The rallies were organised by a non-political movement which claimed 500,000 marched in the country's capital and another 400,000 in the main northern city of Porto. There have been no official estimates of the crowds.
But the mood of the crowd was clearly political, calling for new elections with banners declaring "Portugal to the polls!" and "If you fall asleep in a democracy, you wake up in a dictatorship".
Another banner showed a picture of centre-right Prime Minister Pedro Passos Coelho with the caption: "Today I am in the street, tomorrow it will be you."
Portugal was granted a financial rescue package worth 78 billion euros ($103 billion) in May 2011, in exchange for a pledge to straighten out its finances via austerity measures and economic reforms.
Lisbon has to reduce its public deficit to 4.5 percent of GDP this year, but the government recently conceded it may be impossible for it to reach that target given the continued recession.

Finance Minister Vitor Gaspar has said the economy is expected to contract around two percent this year, double an earlier forecast.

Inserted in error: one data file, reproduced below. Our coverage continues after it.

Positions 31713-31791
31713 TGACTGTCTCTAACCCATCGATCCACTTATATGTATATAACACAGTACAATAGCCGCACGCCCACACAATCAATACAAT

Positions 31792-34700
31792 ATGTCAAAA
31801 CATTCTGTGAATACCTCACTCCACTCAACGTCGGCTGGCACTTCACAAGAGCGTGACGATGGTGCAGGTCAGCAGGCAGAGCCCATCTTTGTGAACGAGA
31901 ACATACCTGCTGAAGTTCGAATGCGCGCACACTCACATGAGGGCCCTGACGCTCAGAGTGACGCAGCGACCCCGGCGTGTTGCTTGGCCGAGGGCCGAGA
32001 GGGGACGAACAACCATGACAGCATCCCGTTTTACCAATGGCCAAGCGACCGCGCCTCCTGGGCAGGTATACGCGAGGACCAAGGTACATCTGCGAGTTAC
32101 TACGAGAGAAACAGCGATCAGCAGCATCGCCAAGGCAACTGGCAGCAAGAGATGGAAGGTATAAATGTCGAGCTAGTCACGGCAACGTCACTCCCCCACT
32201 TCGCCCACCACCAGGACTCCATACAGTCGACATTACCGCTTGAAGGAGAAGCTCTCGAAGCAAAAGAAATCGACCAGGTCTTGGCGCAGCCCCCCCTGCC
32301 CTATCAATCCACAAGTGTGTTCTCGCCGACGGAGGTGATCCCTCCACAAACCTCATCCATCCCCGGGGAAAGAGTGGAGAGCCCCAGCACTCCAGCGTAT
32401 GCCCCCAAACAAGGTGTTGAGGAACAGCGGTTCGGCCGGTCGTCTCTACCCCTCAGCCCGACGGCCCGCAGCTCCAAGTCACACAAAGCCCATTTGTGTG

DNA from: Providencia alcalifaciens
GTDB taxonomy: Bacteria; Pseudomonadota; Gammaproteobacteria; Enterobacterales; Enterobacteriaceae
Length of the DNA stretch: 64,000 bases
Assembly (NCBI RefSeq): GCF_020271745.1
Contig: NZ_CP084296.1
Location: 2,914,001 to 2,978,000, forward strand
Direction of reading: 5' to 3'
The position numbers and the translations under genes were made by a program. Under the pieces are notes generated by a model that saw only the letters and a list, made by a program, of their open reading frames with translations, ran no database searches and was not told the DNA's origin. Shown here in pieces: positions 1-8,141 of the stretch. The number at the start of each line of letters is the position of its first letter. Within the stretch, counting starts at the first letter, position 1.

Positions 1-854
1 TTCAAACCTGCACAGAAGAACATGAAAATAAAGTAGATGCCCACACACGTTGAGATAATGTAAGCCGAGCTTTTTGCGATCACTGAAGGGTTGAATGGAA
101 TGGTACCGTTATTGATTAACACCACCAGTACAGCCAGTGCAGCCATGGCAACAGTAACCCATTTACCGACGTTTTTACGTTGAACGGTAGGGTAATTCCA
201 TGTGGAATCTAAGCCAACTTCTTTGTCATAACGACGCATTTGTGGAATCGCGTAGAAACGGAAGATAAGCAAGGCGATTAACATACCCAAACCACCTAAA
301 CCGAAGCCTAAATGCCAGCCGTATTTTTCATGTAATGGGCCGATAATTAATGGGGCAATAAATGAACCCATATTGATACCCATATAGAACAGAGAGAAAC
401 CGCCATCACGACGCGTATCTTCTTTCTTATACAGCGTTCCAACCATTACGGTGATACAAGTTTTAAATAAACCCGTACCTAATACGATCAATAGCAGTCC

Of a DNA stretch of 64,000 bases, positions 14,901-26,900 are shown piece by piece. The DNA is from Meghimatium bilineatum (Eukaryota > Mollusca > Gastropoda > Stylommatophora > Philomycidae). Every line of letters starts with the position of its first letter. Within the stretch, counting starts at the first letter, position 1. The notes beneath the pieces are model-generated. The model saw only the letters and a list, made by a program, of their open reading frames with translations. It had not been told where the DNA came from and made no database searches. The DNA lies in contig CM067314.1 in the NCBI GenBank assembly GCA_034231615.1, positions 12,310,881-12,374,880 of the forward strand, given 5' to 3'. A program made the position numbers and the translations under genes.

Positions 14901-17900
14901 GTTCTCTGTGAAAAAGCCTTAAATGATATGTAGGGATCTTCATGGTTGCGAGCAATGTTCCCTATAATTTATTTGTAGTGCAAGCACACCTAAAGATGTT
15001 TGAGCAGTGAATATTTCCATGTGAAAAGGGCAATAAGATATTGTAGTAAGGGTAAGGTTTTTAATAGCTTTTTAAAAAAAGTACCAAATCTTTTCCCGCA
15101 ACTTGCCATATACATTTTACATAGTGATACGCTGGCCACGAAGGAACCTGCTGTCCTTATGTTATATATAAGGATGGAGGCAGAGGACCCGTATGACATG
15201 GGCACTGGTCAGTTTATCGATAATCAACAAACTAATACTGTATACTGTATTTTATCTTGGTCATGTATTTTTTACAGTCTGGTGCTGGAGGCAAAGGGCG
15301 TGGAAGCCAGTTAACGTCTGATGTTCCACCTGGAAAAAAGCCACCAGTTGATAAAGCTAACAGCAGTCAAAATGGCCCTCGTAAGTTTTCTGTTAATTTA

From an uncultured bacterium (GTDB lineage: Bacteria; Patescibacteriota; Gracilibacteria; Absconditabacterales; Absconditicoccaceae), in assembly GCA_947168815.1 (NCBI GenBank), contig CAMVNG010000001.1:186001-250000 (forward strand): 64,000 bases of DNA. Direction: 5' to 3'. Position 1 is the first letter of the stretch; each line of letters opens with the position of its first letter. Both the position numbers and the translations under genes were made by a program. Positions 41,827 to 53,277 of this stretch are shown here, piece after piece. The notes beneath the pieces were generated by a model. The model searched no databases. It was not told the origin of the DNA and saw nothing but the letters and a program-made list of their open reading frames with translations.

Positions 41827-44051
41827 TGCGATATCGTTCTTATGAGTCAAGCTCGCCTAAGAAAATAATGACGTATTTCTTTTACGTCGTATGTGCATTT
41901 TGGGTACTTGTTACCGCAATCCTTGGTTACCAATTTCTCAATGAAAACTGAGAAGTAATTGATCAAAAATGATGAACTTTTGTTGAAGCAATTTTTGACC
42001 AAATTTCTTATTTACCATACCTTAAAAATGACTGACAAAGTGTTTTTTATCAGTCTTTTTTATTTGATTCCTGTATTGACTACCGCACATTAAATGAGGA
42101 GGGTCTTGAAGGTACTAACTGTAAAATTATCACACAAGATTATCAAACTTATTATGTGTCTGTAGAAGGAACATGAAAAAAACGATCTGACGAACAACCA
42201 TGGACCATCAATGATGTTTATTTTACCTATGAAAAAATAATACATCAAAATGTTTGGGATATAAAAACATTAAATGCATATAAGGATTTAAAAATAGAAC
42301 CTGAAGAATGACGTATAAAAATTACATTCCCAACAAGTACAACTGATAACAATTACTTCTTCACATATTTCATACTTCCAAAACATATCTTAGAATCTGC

The organisers of Saturday's march are galvanised by their opposition to the so-called troika of public creditors -- the European Union, the European Central Bank and the International Monetary Fund -- who bailed out Portugal.
"This demonstration is a clear sign that 'the troika' and the government are not wanted in this country," said Joao Semedo, the leader of a far-left bloc.
The march included groups of teachers, healthcare workers and pensioners who have been especially hard hit by the budget cuts.
After cutting salaries and pension benefits in 2012, the government this year has declared a general tax increase and expects to impose further cuts of some four billion euros.